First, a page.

'School Of Rock': The Character That Scans Totally Different Today

We're sorry, Sarah Silverman.
'School Of Rock': The Character That Scans Totally Different Today

Without exaggeration, I have watched Richard Linklater’s 2003 masterpiece School of Rock from start to finish at least seventy times. When I received my first ever iPod Video on Christmas morning, 2005, I was ten years old, the exact age of the kids in Mr. Schneebly’s class. The first purchase I made with the accompanying $25 iTunes gift card wasn’t The Who’s Tommy, nor AC/DC’s Highway to Hell, nor even Green Day’s American Idiot, which, as we all know, was widely considered to be the best album in the world at the time.

Instead, I downloaded the movie that started my fascination with all things rock ‘n’ roll. And every single day, while I rode the bus to and from school, I would watch School of Rock over and over in half hour increments. I watched it to the point where I had the entire film memorized, and even today I can still see my favorite scenes on a crisp, 2.5 inch LCD display when I close my eyes.

But when I watch School of Rock in 2022 as an adult with a job, an apartment, and an acoustic guitar collecting dust in my closet, I catch one important detail that passed clear over my head in my seventy-some viewings as a child:

Every single thing Sarah Silverman says and does in this movie is completely reasonable and justified.

Scott Rudin Productions


From the moment she steps on screen until the closing credits, Sarah Silverman’s character Patty Di Marco speaks nothing but truth, makes only the right decisions, and correctly calls out the toxic relationship between the spineless nebbish Ned Schneebly and the freeloading dullard Dewey Finn.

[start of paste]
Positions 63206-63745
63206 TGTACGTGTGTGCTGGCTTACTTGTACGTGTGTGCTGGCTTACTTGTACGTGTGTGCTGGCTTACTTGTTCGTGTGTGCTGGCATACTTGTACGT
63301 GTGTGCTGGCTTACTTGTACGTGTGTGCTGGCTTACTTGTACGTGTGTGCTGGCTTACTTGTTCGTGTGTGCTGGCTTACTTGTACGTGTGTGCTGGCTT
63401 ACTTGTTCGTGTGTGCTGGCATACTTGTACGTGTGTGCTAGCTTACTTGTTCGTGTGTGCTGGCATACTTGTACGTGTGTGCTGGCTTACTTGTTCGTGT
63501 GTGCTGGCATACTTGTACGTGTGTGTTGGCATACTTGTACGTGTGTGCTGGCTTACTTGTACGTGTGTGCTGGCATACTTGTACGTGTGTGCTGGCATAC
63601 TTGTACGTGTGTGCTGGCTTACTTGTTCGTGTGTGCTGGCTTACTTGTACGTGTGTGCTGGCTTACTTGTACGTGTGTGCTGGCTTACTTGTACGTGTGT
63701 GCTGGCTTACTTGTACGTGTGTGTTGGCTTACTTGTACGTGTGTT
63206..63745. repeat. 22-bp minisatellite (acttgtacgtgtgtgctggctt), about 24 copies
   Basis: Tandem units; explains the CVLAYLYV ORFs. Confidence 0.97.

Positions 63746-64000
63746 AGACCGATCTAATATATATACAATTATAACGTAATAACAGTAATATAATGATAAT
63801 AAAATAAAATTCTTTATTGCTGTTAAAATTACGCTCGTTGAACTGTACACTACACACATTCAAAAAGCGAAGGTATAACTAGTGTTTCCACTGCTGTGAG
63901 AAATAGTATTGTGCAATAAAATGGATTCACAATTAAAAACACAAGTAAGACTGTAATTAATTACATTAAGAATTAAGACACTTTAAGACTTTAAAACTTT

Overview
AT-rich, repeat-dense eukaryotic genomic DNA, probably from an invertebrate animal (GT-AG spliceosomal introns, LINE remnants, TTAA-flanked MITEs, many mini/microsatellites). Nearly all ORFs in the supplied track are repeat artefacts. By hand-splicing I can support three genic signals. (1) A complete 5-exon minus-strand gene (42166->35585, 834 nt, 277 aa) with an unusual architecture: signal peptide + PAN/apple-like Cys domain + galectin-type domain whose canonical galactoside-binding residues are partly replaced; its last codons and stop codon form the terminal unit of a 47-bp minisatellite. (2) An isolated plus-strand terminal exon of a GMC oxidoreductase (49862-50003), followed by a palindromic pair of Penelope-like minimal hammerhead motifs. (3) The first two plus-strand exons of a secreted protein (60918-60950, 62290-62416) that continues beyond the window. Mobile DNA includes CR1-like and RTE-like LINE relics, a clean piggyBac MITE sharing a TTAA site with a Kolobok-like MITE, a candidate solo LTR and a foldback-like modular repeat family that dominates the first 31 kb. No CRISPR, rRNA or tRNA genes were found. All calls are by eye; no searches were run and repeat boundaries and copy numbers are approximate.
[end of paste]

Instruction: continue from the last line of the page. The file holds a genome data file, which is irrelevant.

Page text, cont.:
Here are the events of School of Rock as seen through the eyes of Patty, the so-called “villain” of the story:

Patty lives in what we assume to be New York City and works as an assistant to the Mayor. Patty is dating the weak-willed but kind-hearted Ned Schneebly, who is struggling to get his career as an educator started after he wasted an unknown number of years playing keyboard in an embarrassing glam rock band while pretending to be, in his words, “a satanic sex god.” Patty supports and encourages Ned as he takes substitute teaching jobs while working on his credentials in order to find a full-time position.

Ned still lives with his former bandmate and currently unemployed “best friend” Dewey Finn, an often drunk, rarely clothed musician who, at some point multiple years prior, stopped financially contributing altogether and left Ned solely responsible for the rent of a two-bedroom apartment in Brooklyn on a substitute teacher’s salary.

Scott Rudin Productions

The film understand zero about NYC apartment economics, but that's another article.

One day, Patty finally convinces Ned to confront Dewey about the many thousands of dollars that Dewey has effectively been stealing from his “best friend” by failing to pay rent and refusing to get a job. Dewey reacts by insulting and belittling Ned, saying what Ned does is “temping” and calling him a “glorified babysitter.” Patty, frustrated, calls Dewey “an idiot” and “a lazy freeloader”. She admonishes Ned for letting his living situation get to the point where Dewey is “walking all over him”.

After the confrontation, the couple notices a change in Dewey’s behavior. He starts waking up before noon, he spends most of his time out of the house, and he claims to be “temping, just like Ned.” Patty and Ned continue their lives unperturbed, despite Dewey’s repeated attempts to belittle Ned’s choices and dissuade him from pursuing his new career.